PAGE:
Antimicrobial resistance is spreading rapidly worldwide, and has even been likened to the next pandemic – one that many people may not even be aware is happening. A recent paper, published in Lancet, has revealed that antimicrobial-resistant infections caused 12.7 lakh deaths and were associated with 49.5 lakh deaths in 2019. This is greater than the number of people who died from HIV/AIDS and malaria that year combined.
Antimicrobial resistance happens when infection-causing microbes (such as bacteria, viruses or fungi) evolve to become resistant to the drug designed to kill them. This means that an antibiotic will no longer work to treat that infection anymore.
The new findings make it clear that antimicrobial resistance is progressing faster than the previous worst-case scenario estimates – which is of concern for everyone. The simple fact is that we are running out of antibiotics that work. This could mean everyday bacterial infections become life-threatening again.
While antimicrobial resistance has been a problem since penicillin was discovered in 1928, our continued exposure to antibiotics has enabled bacteria and other pathogens to evolve powerful resistance. In some cases, these microbes are resistant even to multiple different drugs. This latest study now shows the current scale of this problem globally – and the harm it is causing.
The study involved 204 countries around the world, looking at data from 47.1 crore individual patient records. By looking at deaths due to and associated with antimicrobial resistance, the team was then able to estimate the impact antimicrobial resistance had in each country.
Antimicrobial resistance was directly responsible for an estimated 12.7 lakh deaths worldwide and was associated with an estimated 49.5 lakh deaths. In comparison, HIV/AIDS and malaria were estimated to have caused 8,60,000 and 6,40,000 deaths respectively the same year. The researchers also found that low- and middle-income countries were worst hit by antimicrobial resistance – although higher-income countries also face alarmingly high levels.
They also found that of the 23 different types of bacteria studied, drug resistance in only six types of bacteria contributed to 35.7 lakh deaths. The report also shows that 70% of deaths that resulted from antimicrobial resistance were caused by resistance to antibiotics often considered the first line of defence against severe infections. These included beta-lactams and fluoroquinolones, which are commonly prescribed for many infections, such as urinary tract, upper- and lower-respiratory and bone and joint infections.
This study highlights a very clear message that global antimicrobial resistance could make everyday bacterial infections untreatable. By some estimates, antimicrobial resistance could cause 1 crore deaths per year by 2050. This would overtake cancer as a leading cause of death worldwide.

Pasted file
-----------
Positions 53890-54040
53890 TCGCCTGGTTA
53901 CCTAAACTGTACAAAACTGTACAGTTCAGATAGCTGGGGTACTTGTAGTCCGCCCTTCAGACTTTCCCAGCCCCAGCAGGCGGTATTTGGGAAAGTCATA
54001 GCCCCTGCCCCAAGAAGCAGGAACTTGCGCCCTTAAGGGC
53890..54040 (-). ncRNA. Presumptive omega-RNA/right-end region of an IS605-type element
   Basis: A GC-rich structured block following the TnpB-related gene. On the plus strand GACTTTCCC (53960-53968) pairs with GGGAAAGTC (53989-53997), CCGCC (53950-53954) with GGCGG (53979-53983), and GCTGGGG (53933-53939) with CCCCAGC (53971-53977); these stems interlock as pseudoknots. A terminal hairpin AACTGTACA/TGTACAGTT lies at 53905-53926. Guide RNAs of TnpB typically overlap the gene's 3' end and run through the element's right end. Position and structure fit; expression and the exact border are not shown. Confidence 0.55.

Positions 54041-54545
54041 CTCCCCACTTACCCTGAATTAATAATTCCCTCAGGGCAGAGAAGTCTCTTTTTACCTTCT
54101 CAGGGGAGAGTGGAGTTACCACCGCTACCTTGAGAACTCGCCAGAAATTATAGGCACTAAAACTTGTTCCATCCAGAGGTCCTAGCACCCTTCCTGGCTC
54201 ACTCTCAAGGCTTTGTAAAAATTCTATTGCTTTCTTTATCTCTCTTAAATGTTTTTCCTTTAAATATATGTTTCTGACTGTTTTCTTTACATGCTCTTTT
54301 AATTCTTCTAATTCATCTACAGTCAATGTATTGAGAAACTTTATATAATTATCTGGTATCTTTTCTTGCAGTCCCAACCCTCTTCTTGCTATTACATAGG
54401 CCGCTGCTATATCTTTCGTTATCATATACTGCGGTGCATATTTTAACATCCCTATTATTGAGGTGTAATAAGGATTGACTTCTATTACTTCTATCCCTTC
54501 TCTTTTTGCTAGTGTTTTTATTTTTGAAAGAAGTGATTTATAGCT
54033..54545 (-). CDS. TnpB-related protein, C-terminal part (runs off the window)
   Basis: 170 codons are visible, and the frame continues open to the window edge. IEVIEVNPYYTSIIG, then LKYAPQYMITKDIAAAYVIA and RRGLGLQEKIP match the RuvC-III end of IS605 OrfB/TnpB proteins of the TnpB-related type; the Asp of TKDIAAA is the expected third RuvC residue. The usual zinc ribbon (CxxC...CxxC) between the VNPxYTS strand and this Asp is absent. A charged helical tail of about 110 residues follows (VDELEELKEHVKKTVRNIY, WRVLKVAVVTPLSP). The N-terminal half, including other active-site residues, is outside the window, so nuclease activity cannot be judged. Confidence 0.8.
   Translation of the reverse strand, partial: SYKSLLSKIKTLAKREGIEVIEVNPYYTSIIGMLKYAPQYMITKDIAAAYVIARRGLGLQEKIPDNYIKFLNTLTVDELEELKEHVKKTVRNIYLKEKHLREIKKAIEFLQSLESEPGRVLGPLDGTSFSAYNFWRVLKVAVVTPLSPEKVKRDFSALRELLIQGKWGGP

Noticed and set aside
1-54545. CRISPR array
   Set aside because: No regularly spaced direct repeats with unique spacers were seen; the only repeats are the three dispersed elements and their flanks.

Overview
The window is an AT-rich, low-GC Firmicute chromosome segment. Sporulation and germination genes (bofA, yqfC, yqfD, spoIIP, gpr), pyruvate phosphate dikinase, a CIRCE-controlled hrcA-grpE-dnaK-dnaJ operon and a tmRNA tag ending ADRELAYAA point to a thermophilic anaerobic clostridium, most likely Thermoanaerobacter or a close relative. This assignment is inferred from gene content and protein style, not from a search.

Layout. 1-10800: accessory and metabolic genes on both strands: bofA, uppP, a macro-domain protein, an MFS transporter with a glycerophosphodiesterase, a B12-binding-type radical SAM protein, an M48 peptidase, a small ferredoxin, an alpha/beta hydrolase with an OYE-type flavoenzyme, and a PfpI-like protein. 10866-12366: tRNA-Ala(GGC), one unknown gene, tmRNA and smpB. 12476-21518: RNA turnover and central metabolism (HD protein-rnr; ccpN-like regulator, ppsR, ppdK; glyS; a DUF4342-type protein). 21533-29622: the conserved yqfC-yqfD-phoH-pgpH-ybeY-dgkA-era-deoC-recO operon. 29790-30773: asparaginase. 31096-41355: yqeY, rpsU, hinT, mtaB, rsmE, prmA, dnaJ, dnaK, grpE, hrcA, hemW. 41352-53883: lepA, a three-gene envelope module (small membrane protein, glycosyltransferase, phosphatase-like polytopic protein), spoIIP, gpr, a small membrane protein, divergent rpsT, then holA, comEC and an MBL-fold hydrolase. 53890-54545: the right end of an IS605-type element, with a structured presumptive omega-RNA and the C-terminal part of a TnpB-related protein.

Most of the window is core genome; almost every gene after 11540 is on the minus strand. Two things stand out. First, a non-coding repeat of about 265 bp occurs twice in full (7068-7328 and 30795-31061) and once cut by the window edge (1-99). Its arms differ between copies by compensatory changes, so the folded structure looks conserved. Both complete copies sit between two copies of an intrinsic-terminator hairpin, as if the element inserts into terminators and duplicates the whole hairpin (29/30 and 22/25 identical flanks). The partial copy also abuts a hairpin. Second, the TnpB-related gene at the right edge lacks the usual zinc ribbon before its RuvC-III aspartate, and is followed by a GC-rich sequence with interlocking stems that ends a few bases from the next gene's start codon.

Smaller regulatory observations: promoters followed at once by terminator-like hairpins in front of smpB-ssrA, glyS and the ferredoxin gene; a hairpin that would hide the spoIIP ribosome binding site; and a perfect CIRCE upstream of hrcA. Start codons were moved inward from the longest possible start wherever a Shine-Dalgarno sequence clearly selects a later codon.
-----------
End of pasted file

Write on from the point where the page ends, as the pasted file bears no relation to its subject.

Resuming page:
Bacteria can develop antimicrobial resistance in a number of ways.
First, bacteria develop antimicrobial resistance naturally. It’s part of the normal push and pull observed throughout the natural world. As we get stronger, bacteria will get stronger too. It is part of our co-evolution with bacteria – they are just quicker at evolving than we are, partly because they replicate faster and get more genetic mutations than we do.
But the way we use antibiotics can also cause resistance.
For example, one common cause is if people fail to complete a course of antibiotics. Although people may feel better a few days after starting antibiotics, not all bacteria are made equal. Some may be slower to be affected by the antibiotic than others. This means that if you stop taking the antibiotic early, the bacteria that were initially able to avoid the effect of the antibiotics will be able to multiply, thus passing their resistance on.
Likewise, taking antibiotics unnecessarily can help bacteria to evolve resistance to antibiotics faster. This is why it is important not to take antibiotics unless they are prescribed, and to only use them for the infection they are prescribed for.
Resistance can also be spread from person to person. For example, if someone who has antibiotic-resistant bacteria in their nose sneezes or coughs, it may be spread to people nearby. Research also shows that antimicrobial resistance can be spread through the environment, such as in unclean drinking water.
The causes driving this global antimicrobial resistance crisis are complex. Everything from how we take antibiotics to environmental pollution with antimicrobial chemicals, use of antibiotics in agriculture and even preservatives in our shampoo and toothpaste are all contributing to resistance. This is why a global, unified effort will be needed to make a difference.
Urgent change is needed in many industries to slow the spread of antimicrobial resistance. Of the greatest importance is using the antibiotics we have smarter. Combination therapy could hold the answer to slowing down antimicrobial resistance. This involves using several drugs in combination, rather than one drug on its own – making it more difficult for bacteria to evolve resistance, while still successfully treating an infection.
The next pandemic is already here – so further investment in research that looks at how we can stop this problem will be key.
Jonathan Cox is a Senior Lecturer in Microbiology at the Aston University.
This article first appeared on The Conversation.